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Pediatr Radiol. 2006 Feb;36(2):119-25. Epub 2005 Nov 11.

Comparative analysis of MR sequences to detect structural brain lesions in tuberous sclerosis.

Author information

1
Section of Radiology, Santa Casa de Misericórdia de São Paulo, São Paulo, Brazil.

Abstract

BACKGROUND:

Tuberous sclerosis (TS) is a neurocutaneous genetically inherited disease with variable penetrance characterized by dysplasias and hamartomas affecting multiple organs. MR is the imaging method of choice to demonstrate structural brain lesions in TS.

OBJECTIVE:

To compare MR sequences and determine which is most useful for the demonstration of each type of brain lesion in TS patients.

MATERIALS AND METHODS:

We reviewed MR scans of 18 TS patients for the presence of cortical tubers, white matter lesions (radial bands), subependymal nodules, and subependymal giant cell astrocytoma (SGCA) on the following sequences: (1) T1-weighted spin-echo (T1 SE) images before and after gadolinium (Gd) injection; (2) nonenhanced T1 SE sequence with an additional magnetization transfer contrast medium pulse on resonance (T1 SE/MTC); and (3) fluid-attenuated inversion recovery (FLAIR) sequence.

RESULTS:

Cortical tubers were found in significantly (P<0.05) larger numbers and more conspicuously in FLAIR and T1 SE/MTC sequences. The T1 SE/MTC sequence was far superior to other methods in detecting white matter lesions (P<0.01). There was no significant difference between the T1 SE/MTC and T1 SE (before and after Gd injection) sequences in the detection of subependymal nodules; FLAIR sequence showed less sensitivity than the others in identifying the nodules. T1 SE sequences after Gd injection demonstrated better the limits of the SGCA.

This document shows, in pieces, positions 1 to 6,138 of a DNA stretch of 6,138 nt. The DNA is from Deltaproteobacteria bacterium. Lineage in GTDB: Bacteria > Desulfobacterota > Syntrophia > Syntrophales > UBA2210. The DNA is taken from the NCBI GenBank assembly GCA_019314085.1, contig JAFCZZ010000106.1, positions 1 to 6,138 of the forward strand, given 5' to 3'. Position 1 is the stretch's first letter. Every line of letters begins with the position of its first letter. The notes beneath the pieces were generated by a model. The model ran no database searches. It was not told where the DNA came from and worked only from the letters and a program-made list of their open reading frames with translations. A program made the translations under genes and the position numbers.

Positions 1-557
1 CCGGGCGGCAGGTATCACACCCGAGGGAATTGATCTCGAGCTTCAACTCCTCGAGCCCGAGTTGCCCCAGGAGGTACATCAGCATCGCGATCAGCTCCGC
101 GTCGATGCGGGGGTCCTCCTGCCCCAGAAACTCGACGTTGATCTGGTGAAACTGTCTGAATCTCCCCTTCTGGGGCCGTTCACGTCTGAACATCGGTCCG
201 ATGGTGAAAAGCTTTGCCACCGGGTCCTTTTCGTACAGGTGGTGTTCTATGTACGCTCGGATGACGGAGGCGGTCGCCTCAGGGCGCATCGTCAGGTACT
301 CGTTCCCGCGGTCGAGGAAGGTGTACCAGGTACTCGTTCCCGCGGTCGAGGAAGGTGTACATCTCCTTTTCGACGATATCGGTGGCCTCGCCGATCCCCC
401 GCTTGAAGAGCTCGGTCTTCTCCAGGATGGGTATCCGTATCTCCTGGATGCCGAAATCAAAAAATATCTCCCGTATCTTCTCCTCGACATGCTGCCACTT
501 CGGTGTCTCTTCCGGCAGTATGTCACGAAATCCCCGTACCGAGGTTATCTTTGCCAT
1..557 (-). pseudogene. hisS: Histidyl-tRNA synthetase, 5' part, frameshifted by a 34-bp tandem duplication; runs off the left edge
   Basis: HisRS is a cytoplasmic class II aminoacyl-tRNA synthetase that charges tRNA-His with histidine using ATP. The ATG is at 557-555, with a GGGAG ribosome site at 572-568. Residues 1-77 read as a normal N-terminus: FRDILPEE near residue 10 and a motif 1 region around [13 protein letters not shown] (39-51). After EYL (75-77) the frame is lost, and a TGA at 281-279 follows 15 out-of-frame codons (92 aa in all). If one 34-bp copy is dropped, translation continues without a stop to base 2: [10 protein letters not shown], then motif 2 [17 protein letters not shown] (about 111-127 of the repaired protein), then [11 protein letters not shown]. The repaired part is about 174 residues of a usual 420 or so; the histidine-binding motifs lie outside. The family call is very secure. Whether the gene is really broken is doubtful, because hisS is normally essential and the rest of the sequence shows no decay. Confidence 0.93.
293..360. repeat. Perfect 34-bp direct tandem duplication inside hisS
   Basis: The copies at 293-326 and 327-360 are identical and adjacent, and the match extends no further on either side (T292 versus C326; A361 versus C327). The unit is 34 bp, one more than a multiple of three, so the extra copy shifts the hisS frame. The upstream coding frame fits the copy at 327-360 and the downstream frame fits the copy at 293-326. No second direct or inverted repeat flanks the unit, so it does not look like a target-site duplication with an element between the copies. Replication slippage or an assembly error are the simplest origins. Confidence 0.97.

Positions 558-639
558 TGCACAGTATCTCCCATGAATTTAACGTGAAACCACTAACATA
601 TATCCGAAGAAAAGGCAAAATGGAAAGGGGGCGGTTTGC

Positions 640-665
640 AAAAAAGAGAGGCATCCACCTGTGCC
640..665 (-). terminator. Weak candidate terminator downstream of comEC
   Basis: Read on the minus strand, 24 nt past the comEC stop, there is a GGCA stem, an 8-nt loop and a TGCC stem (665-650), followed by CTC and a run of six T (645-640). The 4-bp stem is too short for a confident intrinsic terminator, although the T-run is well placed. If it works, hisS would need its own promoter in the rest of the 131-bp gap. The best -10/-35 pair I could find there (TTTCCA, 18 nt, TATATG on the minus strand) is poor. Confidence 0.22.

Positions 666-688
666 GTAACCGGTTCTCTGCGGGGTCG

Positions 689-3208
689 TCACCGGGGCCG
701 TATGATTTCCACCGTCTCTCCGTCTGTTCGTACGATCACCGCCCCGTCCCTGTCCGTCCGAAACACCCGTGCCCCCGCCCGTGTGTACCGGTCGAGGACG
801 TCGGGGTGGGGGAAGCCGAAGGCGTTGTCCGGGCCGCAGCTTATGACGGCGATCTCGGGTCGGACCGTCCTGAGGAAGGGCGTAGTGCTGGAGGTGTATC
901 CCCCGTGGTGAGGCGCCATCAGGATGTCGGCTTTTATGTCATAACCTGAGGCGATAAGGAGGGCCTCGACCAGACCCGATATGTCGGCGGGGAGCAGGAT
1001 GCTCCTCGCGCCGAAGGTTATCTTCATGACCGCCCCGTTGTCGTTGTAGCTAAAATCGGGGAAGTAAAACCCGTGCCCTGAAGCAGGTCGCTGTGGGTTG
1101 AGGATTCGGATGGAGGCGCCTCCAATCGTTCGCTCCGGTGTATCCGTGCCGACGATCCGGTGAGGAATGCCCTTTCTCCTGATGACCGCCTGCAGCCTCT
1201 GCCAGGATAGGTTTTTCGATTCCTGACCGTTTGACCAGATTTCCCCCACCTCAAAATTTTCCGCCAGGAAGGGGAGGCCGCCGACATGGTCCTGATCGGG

CONCLUSION:

We demonstrated the importance of appropriate MRI sequences for diagnosis of the most frequent brain lesions in TS. Our study reinforces the fact that each sequence has a particular application according to the type of TS lesion. Gd injection might be useful in detecting SGCA; however, the parameters of size and location are also important for a presumptive diagnosis of these tumors.

PMID:
16283285
DOI:
10.1007/s00247-005-0033-x
[Indexed for MEDLINE]

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